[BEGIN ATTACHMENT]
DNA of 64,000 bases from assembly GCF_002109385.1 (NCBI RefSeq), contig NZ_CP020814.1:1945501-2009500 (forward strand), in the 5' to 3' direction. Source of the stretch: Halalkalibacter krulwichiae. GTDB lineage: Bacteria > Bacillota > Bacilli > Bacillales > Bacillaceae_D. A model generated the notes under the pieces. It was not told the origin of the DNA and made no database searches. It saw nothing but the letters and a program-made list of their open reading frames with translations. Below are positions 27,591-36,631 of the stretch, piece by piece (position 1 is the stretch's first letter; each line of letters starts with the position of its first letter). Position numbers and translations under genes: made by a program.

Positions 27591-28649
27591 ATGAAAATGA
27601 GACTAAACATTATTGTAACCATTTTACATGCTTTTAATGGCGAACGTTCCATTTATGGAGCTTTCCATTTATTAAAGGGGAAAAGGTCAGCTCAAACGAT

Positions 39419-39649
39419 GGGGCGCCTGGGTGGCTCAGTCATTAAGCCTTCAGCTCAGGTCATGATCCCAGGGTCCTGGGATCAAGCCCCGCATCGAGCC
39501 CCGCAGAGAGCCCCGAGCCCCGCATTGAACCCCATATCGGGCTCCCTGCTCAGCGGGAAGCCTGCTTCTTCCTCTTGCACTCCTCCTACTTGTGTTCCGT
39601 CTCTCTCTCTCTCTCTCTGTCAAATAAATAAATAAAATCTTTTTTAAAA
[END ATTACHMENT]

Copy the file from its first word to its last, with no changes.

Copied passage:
DNA of 64,000 bases from assembly GCF_002109385.1 (NCBI RefSeq), contig NZ_CP020814.1:1945501-2009500 (forward strand), in the 5' to 3' direction. Source of the stretch: Halalkalibacter krulwichiae. GTDB lineage: Bacteria > Bacillota > Bacilli > Bacillales > Bacillaceae_D. A model generated the notes under the pieces. It was not told the origin of the DNA and made no database searches. It saw nothing but the letters and a program-made list of their open reading frames with translations. Below are positions 27,591-36,631 of the stretch, piece by piece (position 1 is the stretch's first letter; each line of letters starts with the position of its first letter). Position numbers and translations under genes: made by a program.

Positions 27591-28649
27591 ATGAAAATGA
27601 GACTAAACATTATTGTAACCATTTTACATGCTTTTAATGGCGAACGTTCCATTTATGGAGCTTTCCATTTATTAAAGGGGAAAAGGTCAGCTCAAACGAT

Positions 39419-39649
39419 GGGGCGCCTGGGTGGCTCAGTCATTAAGCCTTCAGCTCAGGTCATGATCCCAGGGTCCTGGGATCAAGCCCCGCATCGAGCC
39501 CCGCAGAGAGCCCCGAGCCCCGCATTGAACCCCATATCGGGCTCCCTGCTCAGCGGGAAGCCTGCTTCTTCCTCTTGCACTCCTCCTACTTGTGTTCCGT
39601 CTCTCTCTCTCTCTCTCTGTCAAATAAATAAATAAAATCTTTTTTAAAA